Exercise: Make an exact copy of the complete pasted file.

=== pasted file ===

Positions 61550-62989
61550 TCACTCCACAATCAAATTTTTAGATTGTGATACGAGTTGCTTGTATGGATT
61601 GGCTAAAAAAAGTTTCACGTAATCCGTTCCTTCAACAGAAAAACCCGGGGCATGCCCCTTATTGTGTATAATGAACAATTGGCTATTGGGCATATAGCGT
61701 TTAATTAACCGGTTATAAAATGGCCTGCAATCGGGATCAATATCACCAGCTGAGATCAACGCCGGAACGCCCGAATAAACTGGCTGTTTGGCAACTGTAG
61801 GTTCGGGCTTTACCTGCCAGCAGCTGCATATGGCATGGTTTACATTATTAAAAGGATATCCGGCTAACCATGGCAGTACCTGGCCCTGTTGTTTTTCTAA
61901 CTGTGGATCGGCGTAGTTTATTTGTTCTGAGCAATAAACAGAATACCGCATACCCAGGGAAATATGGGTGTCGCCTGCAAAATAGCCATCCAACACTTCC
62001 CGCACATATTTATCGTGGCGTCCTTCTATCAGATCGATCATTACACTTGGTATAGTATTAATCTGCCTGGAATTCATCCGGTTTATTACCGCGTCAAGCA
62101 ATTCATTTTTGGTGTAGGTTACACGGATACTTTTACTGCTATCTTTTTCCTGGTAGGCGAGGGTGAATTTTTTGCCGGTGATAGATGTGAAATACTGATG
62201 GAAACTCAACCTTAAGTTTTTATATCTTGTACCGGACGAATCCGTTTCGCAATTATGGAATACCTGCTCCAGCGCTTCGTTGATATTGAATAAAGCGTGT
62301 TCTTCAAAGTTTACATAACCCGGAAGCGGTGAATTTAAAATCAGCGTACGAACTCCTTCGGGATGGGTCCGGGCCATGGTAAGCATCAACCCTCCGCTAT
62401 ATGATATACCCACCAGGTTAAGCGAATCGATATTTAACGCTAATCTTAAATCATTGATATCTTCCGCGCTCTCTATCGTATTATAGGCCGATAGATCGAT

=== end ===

Positions 61550-62989
61550 TCACTCCACAATCAAATTTTTAGATTGTGATACGAGTTGCTTGTATGGATT
61601 GGCTAAAAAAAGTTTCACGTAATCCGTTCCTTCAACAGAAAAACCCGGGGCATGCCCCTTATTGTGTATAATGAACAATTGGCTATTGGGCATATAGCGT
61701 TTAATTAACCGGTTATAAAATGGCCTGCAATCGGGATCAATATCACCAGCTGAGATCAACGCCGGAACGCCCGAATAAACTGGCTGTTTGGCAACTGTAG
61801 GTTCGGGCTTTACCTGCCAGCAGCTGCATATGGCATGGTTTACATTATTAAAAGGATATCCGGCTAACCATGGCAGTACCTGGCCCTGTTGTTTTTCTAA
61901 CTGTGGATCGGCGTAGTTTATTTGTTCTGAGCAATAAACAGAATACCGCATACCCAGGGAAATATGGGTGTCGCCTGCAAAATAGCCATCCAACACTTCC
62001 CGCACATATTTATCGTGGCGTCCTTCTATCAGATCGATCATTACACTTGGTATAGTATTAATCTGCCTGGAATTCATCCGGTTTATTACCGCGTCAAGCA
62101 ATTCATTTTTGGTGTAGGTTACACGGATACTTTTACTGCTATCTTTTTCCTGGTAGGCGAGGGTGAATTTTTTGCCGGTGATAGATGTGAAATACTGATG
62201 GAAACTCAACCTTAAGTTTTTATATCTTGTACCGGACGAATCCGTTTCGCAATTATGGAATACCTGCTCCAGCGCTTCGTTGATATTGAATAAAGCGTGT
62301 TCTTCAAAGTTTACATAACCCGGAAGCGGTGAATTTAAAATCAGCGTACGAACTCCTTCGGGATGGGTCCGGGCCATGGTAAGCATCAACCCTCCGCTAT
62401 ATGATATACCCACCAGGTTAAGCGAATCGATATTTAACGCTAATCTTAAATCATTGATATCTTCCGCGCTCTCTATCGTATTATAGGCCGATAGATCGAT